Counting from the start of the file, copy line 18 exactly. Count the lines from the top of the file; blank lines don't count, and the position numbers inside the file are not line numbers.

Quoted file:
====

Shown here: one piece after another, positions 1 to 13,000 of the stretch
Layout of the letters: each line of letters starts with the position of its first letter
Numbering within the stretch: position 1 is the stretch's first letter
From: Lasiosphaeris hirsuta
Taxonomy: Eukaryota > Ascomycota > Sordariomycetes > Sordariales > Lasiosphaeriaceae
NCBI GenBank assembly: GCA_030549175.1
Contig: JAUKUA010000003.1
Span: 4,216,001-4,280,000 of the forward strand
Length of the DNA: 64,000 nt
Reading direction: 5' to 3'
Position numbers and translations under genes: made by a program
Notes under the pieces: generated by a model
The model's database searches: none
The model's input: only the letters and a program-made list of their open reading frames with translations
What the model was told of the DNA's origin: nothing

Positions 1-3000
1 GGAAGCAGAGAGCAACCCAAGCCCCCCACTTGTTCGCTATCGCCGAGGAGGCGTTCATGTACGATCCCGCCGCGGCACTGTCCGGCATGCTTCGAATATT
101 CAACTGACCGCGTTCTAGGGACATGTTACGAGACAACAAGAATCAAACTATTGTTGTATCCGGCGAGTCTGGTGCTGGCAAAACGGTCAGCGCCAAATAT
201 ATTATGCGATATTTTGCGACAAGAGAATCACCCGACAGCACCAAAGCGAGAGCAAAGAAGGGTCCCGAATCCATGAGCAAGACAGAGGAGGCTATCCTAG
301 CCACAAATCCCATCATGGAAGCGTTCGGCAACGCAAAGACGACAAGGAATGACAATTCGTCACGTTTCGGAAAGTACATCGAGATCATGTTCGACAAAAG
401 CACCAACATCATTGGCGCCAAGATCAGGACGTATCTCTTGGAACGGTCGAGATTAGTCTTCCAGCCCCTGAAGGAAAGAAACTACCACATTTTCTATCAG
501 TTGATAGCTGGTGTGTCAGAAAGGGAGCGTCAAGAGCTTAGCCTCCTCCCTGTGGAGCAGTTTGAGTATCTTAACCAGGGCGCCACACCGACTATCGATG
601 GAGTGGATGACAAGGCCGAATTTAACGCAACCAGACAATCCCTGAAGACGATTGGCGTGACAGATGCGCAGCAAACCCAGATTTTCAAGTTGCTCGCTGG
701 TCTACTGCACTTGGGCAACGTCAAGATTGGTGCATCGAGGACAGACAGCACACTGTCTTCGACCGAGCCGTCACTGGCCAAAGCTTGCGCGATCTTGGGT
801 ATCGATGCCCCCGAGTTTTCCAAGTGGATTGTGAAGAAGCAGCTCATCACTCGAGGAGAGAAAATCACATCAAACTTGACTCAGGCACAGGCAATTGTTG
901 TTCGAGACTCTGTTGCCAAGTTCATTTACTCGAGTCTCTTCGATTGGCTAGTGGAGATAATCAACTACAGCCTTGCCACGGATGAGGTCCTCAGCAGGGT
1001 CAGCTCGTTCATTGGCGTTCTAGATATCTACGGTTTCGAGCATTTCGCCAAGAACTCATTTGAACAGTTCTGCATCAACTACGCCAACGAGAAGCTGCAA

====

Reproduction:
101 CAACTGACCGCGTTCTAGGGACATGTTACGAGACAACAAGAATCAAACTATTGTTGTATCCGGCGAGTCTGGTGCTGGCAAAACGGTCAGCGCCAAATAT